The City of Ashdown, Arkansas, filed a lawsuit last month accusing Netflix and Hulu of failing to pay fees for use of internet infrastructure in Arkansas municipalities.
Ashdown joins a growing number of local governments suing the popular streaming services. The suit filed Dec. 23 in the Texarkana Division of the Western District of Arkansas on behalf of Ashdown seeks to include other Arkansas municipalities as plaintiffs as a class action in the suit against the streaming services where either Netflix, Hulu or both has provided video service.
A similar suit was filed in the Texarkana Division of the Eastern District of Texas last year on behalf of New Boston, Texas.
The complaint accuses the video streaming services of failing to file an application with the Arkansas Secretary of State for a state certificate of franchise authority or SICFA prior to providing video service. The suit alleges Netflix and Hulu are operating in violation of the Arkansas Video Service Act.
The complaint argues that services like Netflix and Hulu should be making franchise payments equal to 5% of gross revenues received unless a different agreement has been negotiated with the city or municipality.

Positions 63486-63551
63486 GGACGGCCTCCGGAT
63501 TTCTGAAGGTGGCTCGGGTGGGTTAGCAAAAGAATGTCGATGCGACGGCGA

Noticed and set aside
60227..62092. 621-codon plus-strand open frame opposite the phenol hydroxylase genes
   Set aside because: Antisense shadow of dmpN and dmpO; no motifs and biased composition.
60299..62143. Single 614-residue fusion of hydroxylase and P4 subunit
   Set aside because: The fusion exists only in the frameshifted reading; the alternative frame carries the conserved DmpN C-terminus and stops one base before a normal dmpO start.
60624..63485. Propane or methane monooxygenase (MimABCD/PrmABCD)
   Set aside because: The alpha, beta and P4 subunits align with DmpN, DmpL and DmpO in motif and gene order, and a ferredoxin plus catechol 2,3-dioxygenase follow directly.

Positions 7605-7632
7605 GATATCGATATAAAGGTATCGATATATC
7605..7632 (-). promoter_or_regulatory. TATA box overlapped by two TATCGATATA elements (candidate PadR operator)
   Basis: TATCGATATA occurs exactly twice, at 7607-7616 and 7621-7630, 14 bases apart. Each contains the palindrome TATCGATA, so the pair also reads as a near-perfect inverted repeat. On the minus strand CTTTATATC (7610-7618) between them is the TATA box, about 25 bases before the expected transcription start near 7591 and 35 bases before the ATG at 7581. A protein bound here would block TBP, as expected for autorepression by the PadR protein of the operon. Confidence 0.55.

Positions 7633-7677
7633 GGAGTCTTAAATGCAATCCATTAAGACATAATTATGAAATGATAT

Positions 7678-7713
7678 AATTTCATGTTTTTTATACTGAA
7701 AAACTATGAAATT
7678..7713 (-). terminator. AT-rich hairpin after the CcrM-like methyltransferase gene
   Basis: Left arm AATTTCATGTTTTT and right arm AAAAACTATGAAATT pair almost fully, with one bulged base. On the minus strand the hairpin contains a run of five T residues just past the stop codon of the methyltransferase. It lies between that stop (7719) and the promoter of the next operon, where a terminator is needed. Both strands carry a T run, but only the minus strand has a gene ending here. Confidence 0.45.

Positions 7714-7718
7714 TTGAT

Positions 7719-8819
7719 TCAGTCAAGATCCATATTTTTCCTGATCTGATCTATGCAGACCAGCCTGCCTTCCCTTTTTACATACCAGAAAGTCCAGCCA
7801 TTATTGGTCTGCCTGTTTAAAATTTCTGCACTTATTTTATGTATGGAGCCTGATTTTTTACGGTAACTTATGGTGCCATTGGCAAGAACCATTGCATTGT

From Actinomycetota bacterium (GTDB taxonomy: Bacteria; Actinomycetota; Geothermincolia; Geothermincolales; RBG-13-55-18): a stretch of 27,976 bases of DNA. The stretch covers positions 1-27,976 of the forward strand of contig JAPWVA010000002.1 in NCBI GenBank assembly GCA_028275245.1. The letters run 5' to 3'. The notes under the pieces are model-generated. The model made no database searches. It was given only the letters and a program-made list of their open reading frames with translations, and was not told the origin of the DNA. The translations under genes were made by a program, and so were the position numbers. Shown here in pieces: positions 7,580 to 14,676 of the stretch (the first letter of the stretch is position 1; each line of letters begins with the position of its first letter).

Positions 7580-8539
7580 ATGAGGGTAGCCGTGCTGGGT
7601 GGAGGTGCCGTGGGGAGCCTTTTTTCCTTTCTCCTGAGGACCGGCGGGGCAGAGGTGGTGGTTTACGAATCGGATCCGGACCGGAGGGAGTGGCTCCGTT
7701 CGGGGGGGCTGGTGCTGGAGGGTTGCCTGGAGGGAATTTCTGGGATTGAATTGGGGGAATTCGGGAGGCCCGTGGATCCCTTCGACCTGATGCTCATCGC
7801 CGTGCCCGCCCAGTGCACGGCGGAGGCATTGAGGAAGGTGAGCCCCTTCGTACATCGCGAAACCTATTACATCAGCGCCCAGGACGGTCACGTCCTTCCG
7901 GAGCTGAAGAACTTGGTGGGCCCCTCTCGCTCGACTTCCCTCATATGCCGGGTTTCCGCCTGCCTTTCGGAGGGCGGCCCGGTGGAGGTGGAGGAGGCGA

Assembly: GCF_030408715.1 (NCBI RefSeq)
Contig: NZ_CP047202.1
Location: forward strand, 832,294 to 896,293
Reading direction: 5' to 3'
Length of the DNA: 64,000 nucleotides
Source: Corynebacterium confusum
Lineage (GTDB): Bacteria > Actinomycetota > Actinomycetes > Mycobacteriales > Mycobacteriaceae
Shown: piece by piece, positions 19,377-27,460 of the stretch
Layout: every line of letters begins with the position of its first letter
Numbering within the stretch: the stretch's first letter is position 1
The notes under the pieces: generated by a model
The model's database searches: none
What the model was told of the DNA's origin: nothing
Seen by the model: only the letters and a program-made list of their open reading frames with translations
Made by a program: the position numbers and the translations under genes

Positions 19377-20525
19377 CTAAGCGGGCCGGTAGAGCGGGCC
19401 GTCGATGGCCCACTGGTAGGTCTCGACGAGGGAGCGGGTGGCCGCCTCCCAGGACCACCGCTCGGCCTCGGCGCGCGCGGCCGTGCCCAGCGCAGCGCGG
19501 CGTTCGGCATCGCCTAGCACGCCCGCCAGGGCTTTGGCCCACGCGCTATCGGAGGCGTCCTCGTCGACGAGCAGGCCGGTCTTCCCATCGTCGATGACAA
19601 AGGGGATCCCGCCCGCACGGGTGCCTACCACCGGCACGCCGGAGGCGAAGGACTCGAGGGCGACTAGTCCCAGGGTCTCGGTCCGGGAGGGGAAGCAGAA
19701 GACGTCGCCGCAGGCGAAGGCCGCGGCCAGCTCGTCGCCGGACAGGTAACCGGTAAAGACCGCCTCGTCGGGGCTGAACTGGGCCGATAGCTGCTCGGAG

The complaint asks the court to declare that Netflix and Hulu are in violation of the law and for a judgment compensating Arkansas municipalities for the unpaid revenue and interest they claim is owed in Arkansas. The complaint also asks for attorney fees and costs.
The suit was filed on behalf of the City of Ashdown by Texarkana attorney Chad Trammell of the Trammell Piazza law firm. Other firms involved in the case include DiCello Levitt Gutzler of Chicago, Nix Patterson of Austin, and Schneider Wallace Cottrell of Houston.
The case is assigned to U.S. District Judge Susan O. Hickey.